Hydrothermal carbonization (HTC) is a thermochemical conversion process through which it is possible to directly treat a wet organic substrate with reduced process efforts. The main interesting product obtainable by HTC is the so-called “hydrochar”, that is a solid enriched in carbon and with chemical characteristics comparable to those of fossil coals.
The interest aroused by HTC stems from the fact that it represents an effective alternative to the common treatments for wet biomass, i.e. composting and anaerobic digestion. In fact, if compared to these conventional processes, HTC has several advantages: it is faster, it is not affected by inhibiting or toxic substances and, finally, the process produces a solid fraction exploitable in different fields: energy production, soil improvement, raw material for high added value applications.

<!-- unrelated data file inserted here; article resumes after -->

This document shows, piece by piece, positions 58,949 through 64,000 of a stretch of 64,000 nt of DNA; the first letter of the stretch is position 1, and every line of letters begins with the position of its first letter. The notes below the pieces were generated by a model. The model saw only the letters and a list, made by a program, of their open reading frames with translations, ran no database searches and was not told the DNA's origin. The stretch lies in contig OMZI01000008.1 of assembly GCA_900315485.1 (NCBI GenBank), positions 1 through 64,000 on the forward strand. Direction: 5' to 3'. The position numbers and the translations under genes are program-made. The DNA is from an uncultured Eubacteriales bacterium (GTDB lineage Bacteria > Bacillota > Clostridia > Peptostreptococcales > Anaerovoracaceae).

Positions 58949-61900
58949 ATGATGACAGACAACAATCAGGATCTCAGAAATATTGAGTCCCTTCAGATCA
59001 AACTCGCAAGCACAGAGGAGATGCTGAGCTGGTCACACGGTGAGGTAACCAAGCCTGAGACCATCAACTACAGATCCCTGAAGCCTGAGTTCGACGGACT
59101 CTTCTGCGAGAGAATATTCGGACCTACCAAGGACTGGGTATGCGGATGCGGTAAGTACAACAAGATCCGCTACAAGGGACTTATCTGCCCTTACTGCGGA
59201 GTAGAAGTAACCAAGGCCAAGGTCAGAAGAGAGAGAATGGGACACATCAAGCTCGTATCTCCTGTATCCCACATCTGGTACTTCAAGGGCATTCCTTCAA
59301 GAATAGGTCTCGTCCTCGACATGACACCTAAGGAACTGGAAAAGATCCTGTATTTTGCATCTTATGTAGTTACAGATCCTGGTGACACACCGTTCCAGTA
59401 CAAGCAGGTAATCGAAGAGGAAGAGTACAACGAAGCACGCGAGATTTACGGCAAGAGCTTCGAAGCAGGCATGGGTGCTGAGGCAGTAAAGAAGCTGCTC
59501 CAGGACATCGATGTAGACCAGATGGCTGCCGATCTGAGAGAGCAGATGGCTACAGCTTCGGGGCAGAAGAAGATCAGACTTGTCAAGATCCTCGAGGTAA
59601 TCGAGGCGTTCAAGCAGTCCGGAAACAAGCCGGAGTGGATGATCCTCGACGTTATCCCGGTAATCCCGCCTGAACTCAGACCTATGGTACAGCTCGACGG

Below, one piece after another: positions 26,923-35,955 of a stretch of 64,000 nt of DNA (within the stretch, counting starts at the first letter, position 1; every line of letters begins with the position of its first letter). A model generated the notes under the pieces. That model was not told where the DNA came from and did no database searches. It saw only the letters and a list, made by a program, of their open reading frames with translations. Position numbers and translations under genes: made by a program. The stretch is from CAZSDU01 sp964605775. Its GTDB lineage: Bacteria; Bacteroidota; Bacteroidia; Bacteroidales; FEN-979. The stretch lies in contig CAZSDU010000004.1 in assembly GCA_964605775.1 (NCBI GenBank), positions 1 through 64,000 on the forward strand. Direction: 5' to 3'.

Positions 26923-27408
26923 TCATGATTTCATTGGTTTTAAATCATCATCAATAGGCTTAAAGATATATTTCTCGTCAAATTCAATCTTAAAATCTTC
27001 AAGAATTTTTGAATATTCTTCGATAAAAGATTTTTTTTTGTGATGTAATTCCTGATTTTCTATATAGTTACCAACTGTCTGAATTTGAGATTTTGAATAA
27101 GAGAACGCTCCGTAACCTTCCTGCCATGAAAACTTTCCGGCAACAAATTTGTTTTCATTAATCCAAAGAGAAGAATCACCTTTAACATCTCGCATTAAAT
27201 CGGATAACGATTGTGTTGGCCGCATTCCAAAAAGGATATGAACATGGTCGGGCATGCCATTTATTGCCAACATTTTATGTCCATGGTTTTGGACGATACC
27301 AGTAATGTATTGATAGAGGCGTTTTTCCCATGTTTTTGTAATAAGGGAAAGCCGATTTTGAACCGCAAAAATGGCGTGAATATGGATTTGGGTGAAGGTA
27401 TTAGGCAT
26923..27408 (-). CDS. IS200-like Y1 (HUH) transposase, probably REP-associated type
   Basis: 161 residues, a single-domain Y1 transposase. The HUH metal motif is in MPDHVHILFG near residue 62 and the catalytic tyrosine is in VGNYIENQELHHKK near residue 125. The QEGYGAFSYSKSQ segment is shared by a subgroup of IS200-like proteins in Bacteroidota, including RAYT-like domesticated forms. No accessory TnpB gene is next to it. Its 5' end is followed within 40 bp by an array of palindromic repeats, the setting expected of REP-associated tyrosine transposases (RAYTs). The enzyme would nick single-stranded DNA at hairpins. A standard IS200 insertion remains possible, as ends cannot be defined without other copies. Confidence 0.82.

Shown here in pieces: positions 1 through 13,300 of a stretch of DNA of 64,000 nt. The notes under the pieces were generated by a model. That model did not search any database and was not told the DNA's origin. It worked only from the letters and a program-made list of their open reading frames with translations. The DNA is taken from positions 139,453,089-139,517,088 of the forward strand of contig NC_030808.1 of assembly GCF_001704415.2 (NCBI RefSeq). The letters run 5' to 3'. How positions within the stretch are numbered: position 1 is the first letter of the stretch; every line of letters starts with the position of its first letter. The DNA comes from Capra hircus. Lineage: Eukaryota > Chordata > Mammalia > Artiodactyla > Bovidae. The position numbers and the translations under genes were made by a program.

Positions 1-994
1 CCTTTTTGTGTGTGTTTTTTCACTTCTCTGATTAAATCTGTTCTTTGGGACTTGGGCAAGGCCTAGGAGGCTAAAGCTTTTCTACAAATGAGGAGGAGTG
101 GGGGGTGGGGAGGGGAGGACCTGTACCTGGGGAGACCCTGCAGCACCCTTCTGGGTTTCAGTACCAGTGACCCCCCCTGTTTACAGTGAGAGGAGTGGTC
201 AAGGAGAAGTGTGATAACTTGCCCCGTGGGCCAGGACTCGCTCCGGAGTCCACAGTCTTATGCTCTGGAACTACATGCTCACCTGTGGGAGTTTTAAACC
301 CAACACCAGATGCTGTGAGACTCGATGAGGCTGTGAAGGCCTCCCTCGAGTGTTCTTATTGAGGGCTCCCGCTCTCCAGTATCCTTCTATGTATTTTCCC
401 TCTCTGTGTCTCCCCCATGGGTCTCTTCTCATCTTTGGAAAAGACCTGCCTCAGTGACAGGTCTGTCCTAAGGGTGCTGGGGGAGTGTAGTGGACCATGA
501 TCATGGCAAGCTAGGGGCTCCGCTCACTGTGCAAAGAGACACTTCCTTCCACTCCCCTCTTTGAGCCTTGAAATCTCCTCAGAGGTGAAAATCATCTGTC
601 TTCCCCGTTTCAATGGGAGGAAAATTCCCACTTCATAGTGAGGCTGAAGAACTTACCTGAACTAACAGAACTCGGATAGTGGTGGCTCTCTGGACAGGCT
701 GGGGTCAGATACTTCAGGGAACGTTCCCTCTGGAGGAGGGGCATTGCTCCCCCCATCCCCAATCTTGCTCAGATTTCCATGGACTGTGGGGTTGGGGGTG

Thus, a batch reactor (Vreactor: 50 mL; Pdesign: 140 bar; Tdesign: 300 °C) was designed and constructed to investigate the HTC process. At first, the scheme of the equipment (P&I) and its main characteristics are detailed. Then, preliminary experimental tests and relevant analyses are addressed.
HTC experimental runs were performed with two different substrates: a model mixture of water and sugar and a mixture of water and grape seeds, which represent a by-product of the wine-making industry. For the first time in the literature, HTC data on these two kinds of substrates are reported.
The substrates and the hydrochar were analyzed (chemical and thermal characterization). Preliminary data on the effect of process conditions (temperature and residence time) on process yields (kghydrochar/kgdry feed) and on hydrochar carbon content (kgcarbon/kghydrochar) were obtained. Moreover, based on the analytical data, a van Krevelen diagram was constructed for the HTC of both sugar and grape seeds.